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Body Armor Ballistic Tests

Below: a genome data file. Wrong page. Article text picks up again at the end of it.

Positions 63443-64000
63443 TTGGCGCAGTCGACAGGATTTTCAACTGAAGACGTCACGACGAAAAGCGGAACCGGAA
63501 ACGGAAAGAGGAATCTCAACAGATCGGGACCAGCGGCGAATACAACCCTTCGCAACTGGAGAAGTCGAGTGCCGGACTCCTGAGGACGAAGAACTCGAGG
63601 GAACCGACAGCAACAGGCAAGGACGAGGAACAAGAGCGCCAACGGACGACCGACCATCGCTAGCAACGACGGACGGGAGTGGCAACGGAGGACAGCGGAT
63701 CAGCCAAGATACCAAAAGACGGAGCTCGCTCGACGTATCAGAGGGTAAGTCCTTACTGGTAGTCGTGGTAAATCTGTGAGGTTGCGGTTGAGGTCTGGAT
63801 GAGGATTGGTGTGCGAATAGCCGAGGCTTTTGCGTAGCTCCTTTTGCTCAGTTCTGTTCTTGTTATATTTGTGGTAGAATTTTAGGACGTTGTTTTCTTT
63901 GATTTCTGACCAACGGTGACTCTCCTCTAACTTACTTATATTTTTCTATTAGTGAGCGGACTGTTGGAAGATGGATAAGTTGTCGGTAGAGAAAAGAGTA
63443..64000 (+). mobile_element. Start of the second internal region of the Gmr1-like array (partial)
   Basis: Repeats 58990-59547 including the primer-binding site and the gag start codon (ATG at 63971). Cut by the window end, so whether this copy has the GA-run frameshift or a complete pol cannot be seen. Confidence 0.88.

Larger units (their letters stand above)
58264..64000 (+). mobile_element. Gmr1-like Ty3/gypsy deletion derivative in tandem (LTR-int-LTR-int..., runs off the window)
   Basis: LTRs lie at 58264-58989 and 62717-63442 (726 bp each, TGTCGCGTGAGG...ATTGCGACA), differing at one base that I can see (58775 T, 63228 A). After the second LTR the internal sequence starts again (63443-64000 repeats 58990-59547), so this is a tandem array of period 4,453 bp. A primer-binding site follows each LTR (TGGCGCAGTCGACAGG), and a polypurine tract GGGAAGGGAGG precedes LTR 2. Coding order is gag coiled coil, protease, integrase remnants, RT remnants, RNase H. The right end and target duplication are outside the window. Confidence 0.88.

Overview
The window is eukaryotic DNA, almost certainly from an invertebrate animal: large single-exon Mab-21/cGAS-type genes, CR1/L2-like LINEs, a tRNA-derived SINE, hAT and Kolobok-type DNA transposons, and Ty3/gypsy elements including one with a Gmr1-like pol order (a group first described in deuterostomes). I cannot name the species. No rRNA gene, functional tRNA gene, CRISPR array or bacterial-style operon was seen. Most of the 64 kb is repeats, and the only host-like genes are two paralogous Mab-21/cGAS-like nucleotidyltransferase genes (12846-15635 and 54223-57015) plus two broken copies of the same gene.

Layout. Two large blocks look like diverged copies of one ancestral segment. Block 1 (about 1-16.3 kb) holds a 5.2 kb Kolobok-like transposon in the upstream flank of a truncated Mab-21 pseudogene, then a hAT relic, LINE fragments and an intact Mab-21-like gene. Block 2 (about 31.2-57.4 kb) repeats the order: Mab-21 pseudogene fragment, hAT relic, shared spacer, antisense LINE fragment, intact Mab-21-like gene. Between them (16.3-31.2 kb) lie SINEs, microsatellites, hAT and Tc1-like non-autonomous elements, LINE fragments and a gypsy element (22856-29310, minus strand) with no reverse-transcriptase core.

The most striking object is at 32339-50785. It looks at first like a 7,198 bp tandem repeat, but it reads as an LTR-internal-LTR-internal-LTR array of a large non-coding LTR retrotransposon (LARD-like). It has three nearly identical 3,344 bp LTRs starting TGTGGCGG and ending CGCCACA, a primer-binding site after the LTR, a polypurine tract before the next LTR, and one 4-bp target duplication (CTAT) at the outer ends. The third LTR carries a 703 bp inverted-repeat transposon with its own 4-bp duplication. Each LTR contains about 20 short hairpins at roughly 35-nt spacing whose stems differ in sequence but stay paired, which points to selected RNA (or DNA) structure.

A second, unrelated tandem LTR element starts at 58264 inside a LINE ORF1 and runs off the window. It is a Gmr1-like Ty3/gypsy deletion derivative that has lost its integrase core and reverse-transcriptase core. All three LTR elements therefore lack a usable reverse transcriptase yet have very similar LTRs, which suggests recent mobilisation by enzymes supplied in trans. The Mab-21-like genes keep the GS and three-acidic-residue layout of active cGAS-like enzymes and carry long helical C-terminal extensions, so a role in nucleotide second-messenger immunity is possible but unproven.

The debate has come up again and again on how protective the surplus "flack" vests are against bullets. In comparing the average surplus military vest to the average police vest, we usually find claims that the police vests are more bullet resistant by virtue of the fact that the tags on the vests say so. The the advantage of the police vest being concealability and better claims of protection. The advantage of the average military vest is that it covers more parts of the body and will almost always be less costly, hence my opinion is that the average survivalist is going to be more likely to get the military armor, and it is often the more realistic choice. It offers more protection and would be worn only in training and higher threat level scenarios where concealability is not an issue. Given those considerations, the protective coverage over larger parts of the body is a safety advantage. An urban survivor, security guard, or persons in high risk low paying professions will however, see a more practical use for a police type vest.